ONE BOARD FOR ALL
Surely it is time to do away with the dual system of school board funding (In Push For Funding, Ontario Catholic Boards Look Beyond Faith To Enroll More Students, Feb. 13).
It has always cost taxpayers more, complicating rational planning. And it disadvantages the public system, which must accept all students, regardless of family background, while the Catholic schools can pick and choose based, it seems, on interviews with the parents.
Where might that leave the children of single or less-committed parents, whose first language is not English, or who have behavioural problems?
Let’s have one equal, and more affordable, system for all. Carol Town and Richard Harris Hamilton
Contrary to Alberta law professor Eric Adams’s views, I believe that political conditions are indeed ripe to amalgamate the public and Catholic school systems in Ontario.
As leader of the Ontario PCs in 2007, John Tory’s mistake was to suggest funding all religious schools. He would have had my vote had he proposed funding none.
It is long past time Ontario joined the modern secular world that Quebec and Newfoundland now inhabit. They couldn’t afford separate systems, and neither can we.
Amalgamating the school boards is part of the Green Party platform for the coming Ontario election. Will any other political party have the courage to challenge so many entrenched stakeholders for the public good? The public school system educates all children, but Catholic boards get to pick and choose, and reap the associated financial benefits. How is that moral or fair? Alison Harvey Ottawa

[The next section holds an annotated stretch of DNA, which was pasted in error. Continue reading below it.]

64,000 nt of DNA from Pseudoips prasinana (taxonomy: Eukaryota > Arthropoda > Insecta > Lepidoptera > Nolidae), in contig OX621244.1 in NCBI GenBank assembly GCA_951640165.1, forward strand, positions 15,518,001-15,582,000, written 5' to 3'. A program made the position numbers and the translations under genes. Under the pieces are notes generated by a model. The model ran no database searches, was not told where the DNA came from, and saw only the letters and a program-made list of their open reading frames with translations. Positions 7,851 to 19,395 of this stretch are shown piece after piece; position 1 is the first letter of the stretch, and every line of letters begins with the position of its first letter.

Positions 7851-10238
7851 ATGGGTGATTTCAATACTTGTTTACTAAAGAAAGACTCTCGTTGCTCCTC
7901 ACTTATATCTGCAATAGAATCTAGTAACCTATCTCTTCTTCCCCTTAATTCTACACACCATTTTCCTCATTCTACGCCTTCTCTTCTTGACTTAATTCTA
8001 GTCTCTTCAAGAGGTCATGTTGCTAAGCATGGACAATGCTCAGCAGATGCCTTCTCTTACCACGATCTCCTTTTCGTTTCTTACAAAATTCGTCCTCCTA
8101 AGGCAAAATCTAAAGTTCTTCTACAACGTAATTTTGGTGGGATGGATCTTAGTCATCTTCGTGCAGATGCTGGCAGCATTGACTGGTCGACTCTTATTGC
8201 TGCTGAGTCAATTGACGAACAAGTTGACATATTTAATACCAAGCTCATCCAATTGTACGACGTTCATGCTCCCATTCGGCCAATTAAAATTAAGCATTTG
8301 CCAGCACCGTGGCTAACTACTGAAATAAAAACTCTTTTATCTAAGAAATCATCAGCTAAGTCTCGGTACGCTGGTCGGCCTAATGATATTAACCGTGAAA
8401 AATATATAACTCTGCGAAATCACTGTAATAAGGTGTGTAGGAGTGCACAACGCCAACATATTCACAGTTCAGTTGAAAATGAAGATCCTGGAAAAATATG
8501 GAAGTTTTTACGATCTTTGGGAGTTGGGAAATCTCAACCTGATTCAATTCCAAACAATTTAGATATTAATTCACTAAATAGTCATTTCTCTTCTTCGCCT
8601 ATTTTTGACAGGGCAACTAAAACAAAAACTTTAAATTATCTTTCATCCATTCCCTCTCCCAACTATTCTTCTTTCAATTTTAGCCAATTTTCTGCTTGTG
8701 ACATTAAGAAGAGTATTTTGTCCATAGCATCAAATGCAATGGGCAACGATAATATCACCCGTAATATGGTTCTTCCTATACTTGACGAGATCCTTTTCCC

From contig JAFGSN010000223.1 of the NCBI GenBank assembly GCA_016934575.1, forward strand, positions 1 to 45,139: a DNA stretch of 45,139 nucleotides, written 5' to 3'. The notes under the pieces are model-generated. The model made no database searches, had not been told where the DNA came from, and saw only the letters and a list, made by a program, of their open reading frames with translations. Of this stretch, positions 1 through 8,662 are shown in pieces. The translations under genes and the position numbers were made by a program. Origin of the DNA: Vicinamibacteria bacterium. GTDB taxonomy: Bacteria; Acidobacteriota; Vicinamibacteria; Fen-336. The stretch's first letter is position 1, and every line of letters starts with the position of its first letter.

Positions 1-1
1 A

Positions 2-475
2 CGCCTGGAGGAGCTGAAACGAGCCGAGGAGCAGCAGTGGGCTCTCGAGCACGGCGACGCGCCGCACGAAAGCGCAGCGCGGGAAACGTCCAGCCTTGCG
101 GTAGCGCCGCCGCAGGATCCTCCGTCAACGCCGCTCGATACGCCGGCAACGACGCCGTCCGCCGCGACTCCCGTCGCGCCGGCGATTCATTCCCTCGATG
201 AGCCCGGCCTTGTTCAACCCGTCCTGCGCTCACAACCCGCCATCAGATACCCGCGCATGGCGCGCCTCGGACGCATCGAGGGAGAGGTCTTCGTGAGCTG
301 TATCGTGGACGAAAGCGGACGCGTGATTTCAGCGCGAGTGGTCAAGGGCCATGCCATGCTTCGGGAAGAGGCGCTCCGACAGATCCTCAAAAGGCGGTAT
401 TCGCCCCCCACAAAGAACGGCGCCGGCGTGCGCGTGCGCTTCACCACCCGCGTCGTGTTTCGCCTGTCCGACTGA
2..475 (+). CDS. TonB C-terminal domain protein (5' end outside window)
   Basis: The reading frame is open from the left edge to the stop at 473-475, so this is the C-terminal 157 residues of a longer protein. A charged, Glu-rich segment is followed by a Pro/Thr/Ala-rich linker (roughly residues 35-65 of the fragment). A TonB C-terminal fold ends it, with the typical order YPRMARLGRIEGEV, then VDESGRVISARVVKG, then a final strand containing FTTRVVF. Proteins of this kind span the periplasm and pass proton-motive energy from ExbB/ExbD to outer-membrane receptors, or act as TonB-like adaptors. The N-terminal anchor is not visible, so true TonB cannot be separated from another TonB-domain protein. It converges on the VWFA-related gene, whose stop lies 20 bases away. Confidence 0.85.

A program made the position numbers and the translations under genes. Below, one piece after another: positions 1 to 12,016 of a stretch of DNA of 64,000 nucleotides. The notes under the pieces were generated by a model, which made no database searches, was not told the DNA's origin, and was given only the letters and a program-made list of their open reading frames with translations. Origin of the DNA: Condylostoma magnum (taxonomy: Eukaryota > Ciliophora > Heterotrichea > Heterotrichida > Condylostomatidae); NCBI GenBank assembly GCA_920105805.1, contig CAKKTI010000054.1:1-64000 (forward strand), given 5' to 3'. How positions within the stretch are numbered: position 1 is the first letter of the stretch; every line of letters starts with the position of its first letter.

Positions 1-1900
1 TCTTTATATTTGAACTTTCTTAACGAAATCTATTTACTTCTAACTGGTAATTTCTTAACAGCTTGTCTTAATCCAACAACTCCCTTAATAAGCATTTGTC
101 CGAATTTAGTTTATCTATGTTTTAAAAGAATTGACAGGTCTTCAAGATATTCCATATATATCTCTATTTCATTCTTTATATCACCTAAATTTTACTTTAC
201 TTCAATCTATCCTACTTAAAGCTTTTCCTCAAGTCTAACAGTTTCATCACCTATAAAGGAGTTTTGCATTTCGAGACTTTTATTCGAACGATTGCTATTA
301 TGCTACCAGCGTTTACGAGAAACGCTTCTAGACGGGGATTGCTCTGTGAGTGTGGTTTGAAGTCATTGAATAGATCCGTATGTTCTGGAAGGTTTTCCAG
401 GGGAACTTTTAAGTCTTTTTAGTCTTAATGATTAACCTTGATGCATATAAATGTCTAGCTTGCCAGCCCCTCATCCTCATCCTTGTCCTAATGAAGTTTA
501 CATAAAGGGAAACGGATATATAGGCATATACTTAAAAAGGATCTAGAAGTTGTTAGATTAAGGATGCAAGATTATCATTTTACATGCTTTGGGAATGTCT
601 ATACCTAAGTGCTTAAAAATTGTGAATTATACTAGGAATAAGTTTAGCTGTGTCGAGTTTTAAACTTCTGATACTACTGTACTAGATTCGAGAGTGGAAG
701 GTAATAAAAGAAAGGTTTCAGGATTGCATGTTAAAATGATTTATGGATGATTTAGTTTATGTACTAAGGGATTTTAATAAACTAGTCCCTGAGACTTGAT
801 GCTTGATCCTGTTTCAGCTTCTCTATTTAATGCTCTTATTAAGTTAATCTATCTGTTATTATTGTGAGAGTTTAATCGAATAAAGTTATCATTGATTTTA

In Manitoba, there is not a Catholic school system, but there is a mechanism for independent (non-public) schools – faithbased or not – to exist, and it has been a good compromise that preserves both choice for parents and quality of education.
The independent schools have to follow the public curriculum, and the public purse in Manitoba does not fund construction or capital upgrades of those schools, but funds each student the equivalent of half of what a public school student is funded. Those schools charge tuition to parents for the balance of the money.
The system actually saves money for the public system and allows parents to choose which school to send their children to.
But it ain’t perfect. Despite often generous full- and partbursary programs, tuition can be high enough that some families can’t afford to send their kids. However the alternative of sending their children to a public school is not a bad one, since the quality of education and outcomes is usually equivalent. Peter Smith Winnipeg